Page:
Kim Choong, Editor at Thirstmag.com
(This article originally appeared in SEA 2018 conference programme)
South East Asia was a treasure trove of resources for several European countries in the 18th and 19th centuries and shipped along on the sea voyages to the colonies was beer. Naturally, breweries popped up for faster supply than shipping them from the motherlands; these commercial breweries were either opened by rich businessmen or as joint ventures with the local governments.
Several major European breweries producing mainly pale lager styles now have majority market share in the Southeast Asian countries. Here’s a quick glance what is now happening in the beer industry for the region.
The first commercial brewery was SKD Brewery, founded in 1965, later becoming Cambrew Ltd (Angkor Brewery) when ownership changed. In 2005, Carlsberg Group purchased 50% shares of the company. Asia Pacific Brewery (APB) formed a joint venture with the country’s Progress Import-Export to establish Cambodia Brewery in 1994. It rolled out its first batch of Heineken beer in 2016 after the acquisition of APB by Heineken Global. Khmer Brewery produces Cambodia Beer.
The first craft beer brewery in Cambodia was Kingdom Breweries founded in 2009, it has now become a popular site for overseas contract brewers. Since then, several breweries and brewpubs have opened up, including Cerevisia Craft Brewery, Riel Brewing, Stone Head, Indochine Breweries Ltd. and Bay Brewing Sihanoukville. The first and only microbrewery in a 5-star hotel in the country is Himawari Microbrewery, setup by a Singaporean.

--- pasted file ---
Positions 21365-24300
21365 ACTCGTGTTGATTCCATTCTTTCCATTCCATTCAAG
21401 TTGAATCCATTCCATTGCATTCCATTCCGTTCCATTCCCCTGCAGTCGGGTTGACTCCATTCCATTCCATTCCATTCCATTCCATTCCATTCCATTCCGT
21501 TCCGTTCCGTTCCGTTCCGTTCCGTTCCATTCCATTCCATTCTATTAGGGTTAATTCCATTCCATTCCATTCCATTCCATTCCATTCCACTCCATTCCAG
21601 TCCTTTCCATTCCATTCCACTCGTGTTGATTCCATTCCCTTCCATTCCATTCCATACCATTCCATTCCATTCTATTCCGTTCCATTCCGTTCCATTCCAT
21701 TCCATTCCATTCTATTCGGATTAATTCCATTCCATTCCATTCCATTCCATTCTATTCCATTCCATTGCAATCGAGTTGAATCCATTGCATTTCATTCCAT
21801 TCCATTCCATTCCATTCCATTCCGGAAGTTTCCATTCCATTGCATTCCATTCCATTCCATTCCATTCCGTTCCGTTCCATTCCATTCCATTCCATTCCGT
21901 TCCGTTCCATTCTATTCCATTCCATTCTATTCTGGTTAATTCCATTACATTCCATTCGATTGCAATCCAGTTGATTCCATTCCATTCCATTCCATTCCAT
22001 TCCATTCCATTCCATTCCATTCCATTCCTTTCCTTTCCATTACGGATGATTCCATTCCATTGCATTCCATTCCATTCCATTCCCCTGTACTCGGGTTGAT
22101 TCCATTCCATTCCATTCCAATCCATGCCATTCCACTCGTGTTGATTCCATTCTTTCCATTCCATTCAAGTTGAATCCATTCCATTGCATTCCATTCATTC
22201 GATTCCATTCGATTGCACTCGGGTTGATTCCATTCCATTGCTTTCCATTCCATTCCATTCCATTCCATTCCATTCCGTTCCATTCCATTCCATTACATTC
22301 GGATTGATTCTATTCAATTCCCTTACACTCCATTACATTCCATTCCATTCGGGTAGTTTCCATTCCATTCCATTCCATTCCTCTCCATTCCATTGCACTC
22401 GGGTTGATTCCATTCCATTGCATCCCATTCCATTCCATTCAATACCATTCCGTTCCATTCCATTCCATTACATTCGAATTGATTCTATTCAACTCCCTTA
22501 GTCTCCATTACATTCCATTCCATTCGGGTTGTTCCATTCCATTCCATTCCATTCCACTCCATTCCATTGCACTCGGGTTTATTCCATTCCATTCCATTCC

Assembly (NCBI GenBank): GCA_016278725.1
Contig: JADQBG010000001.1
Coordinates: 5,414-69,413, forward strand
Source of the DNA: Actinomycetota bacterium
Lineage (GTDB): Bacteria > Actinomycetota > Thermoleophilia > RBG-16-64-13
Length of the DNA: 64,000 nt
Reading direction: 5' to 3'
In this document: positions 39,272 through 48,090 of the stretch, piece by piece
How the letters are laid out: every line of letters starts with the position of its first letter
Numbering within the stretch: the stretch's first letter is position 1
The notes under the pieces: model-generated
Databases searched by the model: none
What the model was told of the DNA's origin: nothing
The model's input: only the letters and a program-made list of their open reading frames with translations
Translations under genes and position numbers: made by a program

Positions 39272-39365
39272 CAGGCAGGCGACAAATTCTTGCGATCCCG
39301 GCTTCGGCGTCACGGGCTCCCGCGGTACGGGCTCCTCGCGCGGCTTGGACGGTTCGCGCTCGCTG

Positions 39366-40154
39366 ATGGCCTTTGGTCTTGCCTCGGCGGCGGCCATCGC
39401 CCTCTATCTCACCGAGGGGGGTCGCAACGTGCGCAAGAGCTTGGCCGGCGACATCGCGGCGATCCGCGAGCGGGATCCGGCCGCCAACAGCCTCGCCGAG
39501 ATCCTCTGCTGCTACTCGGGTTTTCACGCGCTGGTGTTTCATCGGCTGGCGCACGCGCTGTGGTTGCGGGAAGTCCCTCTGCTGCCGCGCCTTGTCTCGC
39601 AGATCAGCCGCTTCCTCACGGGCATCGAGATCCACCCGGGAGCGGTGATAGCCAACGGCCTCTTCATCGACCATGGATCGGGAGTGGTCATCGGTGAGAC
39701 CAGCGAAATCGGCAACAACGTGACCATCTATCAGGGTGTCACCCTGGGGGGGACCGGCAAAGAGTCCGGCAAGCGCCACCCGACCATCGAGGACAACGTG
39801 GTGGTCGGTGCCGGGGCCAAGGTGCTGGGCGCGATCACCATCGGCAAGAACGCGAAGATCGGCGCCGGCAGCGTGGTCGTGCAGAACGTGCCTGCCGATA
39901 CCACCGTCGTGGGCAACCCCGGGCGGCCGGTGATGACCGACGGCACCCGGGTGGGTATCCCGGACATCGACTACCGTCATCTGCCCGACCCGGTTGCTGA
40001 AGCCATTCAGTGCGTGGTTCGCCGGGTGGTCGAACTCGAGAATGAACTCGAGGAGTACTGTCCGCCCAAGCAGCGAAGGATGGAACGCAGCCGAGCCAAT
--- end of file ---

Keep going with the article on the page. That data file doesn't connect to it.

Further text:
With 90% Muslim population, Indonesia is surprisingly not short of microbreweries. Lovina Beach Brewery set up by 2 locals in Bali has been producing Stark beers since 2011. In 2012, microbrewery Coffeebeerian popped up in the capital Jakarta, brewing their own beers as well as carrying imported craft beers. Paulaner Bräuhaus opened its doors in a mall in 2015 to serve German Weißbier brewed on site. PT Multi Bintang Indonesia Tbk, now part of Heineken, was first established in 1929 in Medan. The current site in Jakarta since 1981 brews Bintang and Heineken. PT Delta Djakarta Tbk, originally opened in 1932 by Germans, is now partly state controlled and a subsidiary of San Miguel Malaysia (L) Private Limited. They produce Anker, Carlsberg, Kuda Putih and San Miguel. PT Bali Hai Brewery Indonesia started brewing Bali Hai Beer since 1975 and is now sold in 20 countries worldwide. PT Beverindo Indah Abadi (Bia Brewery) established in 2015, produces Prost Beer and König Ludwig in central Java.